Oonagh Robinson: Is a trendy coffee worth so much more?
MORE shocking headlines providing a worrying snapshot of Broken Britain this week – 1,700 people apply for only eight jobs at a new branch of a famous high street coffee-shop chain in Mapperley.
This comes onl months after 800 applied for ten jobs at the Long Eaton branch of the same high street coffee-shop chain.
Meanwhile, there are hopes that the entire town of Sutton-in-Ashfield could be magically regenerated thanks to plans for a new outlet of, you guessed it, the very same famous high street coffee-shop chain.
Which only goes to prove just one thing.
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They obviously drink a lot more coffee in Long Eaton than they do in Mapperley, otherwise how do you explain the extra staff?
Also, and I've said this before in this column, but it's worth saying again, we're all complete mugs when it comes to drinking coffee in this country.
While other retail outlets are dropping like flies due to lack of custom, the coffee shop just keeps getting bigger and bigger.
New branches of this aforementioned famous high street coffee-shop chain seem to spring magically into existence in Notts quicker than you can say: "Espresso dopio, me duck." There's one inside Next at Giltbrook Retail Park, there's even one inside my local supermarket now.
I think the staff at the latter might need to work on their "barista banter" a bit, though. One lady there served me tea (yes, always tea) the other day and observed: "You look how I feel, love."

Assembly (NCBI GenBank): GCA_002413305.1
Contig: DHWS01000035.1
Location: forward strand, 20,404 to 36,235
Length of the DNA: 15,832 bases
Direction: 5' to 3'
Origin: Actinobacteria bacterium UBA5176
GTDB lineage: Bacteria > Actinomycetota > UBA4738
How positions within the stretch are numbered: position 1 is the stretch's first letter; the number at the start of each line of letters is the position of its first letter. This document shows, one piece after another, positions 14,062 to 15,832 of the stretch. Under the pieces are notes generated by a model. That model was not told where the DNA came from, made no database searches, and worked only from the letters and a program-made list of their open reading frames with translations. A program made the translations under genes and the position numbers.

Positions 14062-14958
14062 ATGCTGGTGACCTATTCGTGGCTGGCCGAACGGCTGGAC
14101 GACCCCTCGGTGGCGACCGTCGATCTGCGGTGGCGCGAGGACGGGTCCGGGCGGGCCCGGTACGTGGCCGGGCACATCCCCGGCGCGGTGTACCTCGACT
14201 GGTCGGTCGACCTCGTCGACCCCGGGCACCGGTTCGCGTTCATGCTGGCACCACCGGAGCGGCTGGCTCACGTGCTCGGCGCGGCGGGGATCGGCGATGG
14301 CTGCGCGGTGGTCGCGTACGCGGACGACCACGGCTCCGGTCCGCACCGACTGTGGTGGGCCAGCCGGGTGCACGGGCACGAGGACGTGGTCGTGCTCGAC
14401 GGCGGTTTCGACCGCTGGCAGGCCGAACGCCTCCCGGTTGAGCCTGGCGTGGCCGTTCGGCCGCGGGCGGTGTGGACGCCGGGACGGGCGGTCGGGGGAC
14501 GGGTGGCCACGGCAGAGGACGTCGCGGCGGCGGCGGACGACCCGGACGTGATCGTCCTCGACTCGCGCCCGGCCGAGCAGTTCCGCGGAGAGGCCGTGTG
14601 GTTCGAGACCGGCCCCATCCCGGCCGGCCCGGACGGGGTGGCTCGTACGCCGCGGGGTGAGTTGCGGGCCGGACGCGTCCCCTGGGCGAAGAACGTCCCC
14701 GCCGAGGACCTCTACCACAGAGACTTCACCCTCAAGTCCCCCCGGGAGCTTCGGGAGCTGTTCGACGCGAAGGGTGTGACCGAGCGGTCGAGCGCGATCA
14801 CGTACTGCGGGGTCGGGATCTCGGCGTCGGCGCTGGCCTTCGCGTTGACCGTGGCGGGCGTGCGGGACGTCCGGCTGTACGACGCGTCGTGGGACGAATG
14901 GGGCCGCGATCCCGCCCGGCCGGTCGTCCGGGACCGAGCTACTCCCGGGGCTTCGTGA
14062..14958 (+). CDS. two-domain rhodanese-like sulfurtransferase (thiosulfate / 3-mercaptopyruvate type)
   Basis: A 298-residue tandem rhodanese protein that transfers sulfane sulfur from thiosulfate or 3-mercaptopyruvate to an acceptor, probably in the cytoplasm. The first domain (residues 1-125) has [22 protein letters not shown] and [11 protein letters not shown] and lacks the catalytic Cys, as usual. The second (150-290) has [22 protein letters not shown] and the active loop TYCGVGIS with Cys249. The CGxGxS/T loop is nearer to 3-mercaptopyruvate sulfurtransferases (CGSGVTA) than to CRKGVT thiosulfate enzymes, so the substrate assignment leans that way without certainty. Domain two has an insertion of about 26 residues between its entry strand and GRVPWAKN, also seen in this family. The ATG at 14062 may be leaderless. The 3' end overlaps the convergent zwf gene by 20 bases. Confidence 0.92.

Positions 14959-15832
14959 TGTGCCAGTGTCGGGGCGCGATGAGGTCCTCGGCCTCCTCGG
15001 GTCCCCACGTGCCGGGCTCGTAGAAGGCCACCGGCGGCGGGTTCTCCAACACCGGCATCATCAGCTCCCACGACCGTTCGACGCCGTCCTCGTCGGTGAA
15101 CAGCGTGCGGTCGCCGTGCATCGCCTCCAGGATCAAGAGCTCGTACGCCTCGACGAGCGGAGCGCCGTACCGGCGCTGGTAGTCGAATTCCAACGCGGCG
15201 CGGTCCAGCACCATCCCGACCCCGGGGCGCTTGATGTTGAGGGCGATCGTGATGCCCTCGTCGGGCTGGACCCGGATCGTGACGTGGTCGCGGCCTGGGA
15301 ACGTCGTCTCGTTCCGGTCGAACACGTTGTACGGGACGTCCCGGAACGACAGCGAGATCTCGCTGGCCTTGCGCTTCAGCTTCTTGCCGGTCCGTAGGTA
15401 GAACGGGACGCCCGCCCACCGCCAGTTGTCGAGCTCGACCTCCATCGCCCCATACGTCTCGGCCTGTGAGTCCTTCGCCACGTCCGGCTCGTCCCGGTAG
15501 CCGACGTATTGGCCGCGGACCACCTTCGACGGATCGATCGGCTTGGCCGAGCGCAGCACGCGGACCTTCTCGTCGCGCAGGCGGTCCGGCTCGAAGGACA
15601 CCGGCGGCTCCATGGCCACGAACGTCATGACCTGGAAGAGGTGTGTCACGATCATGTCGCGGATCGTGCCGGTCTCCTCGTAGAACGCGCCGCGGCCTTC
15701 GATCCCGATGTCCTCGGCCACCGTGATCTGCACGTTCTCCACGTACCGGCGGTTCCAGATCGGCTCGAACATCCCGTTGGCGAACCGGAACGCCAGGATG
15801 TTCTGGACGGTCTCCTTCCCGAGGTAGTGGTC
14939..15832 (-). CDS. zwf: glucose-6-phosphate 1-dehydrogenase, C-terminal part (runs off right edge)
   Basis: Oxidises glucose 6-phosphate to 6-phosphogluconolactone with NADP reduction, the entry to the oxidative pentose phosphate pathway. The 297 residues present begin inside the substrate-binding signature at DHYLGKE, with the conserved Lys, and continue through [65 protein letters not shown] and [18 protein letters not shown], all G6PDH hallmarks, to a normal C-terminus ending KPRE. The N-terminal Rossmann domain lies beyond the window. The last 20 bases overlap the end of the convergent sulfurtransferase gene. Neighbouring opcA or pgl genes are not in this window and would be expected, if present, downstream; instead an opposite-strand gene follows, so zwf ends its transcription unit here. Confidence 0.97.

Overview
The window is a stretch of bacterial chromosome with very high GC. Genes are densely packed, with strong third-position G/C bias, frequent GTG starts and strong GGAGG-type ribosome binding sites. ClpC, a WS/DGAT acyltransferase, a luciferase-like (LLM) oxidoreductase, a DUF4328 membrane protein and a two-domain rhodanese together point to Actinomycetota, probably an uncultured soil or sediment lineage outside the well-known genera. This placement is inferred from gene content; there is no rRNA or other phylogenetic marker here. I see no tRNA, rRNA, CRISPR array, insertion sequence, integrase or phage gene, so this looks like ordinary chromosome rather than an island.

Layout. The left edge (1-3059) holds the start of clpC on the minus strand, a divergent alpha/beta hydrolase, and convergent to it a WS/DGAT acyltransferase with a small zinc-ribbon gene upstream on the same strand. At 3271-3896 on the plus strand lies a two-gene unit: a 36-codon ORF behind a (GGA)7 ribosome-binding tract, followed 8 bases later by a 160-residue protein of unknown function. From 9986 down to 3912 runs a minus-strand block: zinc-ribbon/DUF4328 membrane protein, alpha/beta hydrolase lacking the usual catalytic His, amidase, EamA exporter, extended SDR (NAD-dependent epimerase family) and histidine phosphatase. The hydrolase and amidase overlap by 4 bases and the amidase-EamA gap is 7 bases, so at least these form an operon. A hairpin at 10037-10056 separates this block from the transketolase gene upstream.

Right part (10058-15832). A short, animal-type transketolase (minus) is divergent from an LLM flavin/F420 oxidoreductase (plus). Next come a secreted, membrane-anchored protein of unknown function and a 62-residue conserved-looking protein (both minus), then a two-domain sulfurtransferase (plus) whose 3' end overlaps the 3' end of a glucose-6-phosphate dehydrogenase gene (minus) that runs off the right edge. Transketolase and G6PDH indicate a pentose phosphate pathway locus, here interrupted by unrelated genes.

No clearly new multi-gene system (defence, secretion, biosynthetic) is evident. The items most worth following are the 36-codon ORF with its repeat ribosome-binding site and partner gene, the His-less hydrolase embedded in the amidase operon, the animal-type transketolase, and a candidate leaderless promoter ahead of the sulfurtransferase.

Somehow I don't think she was telling me I resembled Charlize Theron.
Casually insulting comments from staff aside, I genuinely cannot understand why these shops seem to be taking over the entire western world.
I'm all for a nice break from a hectic shopping trip with a drink and a sticky bun. But why do we feel the need to go into a branded coffee-serving environment?
A large cappuccino, for instance, is about £2.65 in the famous high street coffee-shop chain nearest to Post Towers. Or it's £2.80 for a large mocha, whatever one of those is (mind you, it's £3.20 for the same thing at the rival brand across the road).
Compare that to the Tea Trolley in Chapel Bar, where it's 90p for a filter coffee or £1 for a pot of tea for one.
Are the drinks in the former genuinely worth so much more than those in the latter? Or are we simply paying more for the trendiness factor (the factor which was probably responsible for the much-loved Hollies cafe in Upper Parliament Street closing down after 30-odd years earlier this month).
Course, it's never a bad thing that a new business is opening and providing (a measly eight) jobs where there weren't jobs before.
I just worry for a future where the entire city centre and all the outlying towns and suburbs have hundreds of famous high street coffee-shop chains but no decent shops because they've all gone bust.
Forget Shoppingham, as some have wittily dubbed our fair city – we'll end up being called chuffing Coffingham.
Yikes, I need a drink. Anyone mashing?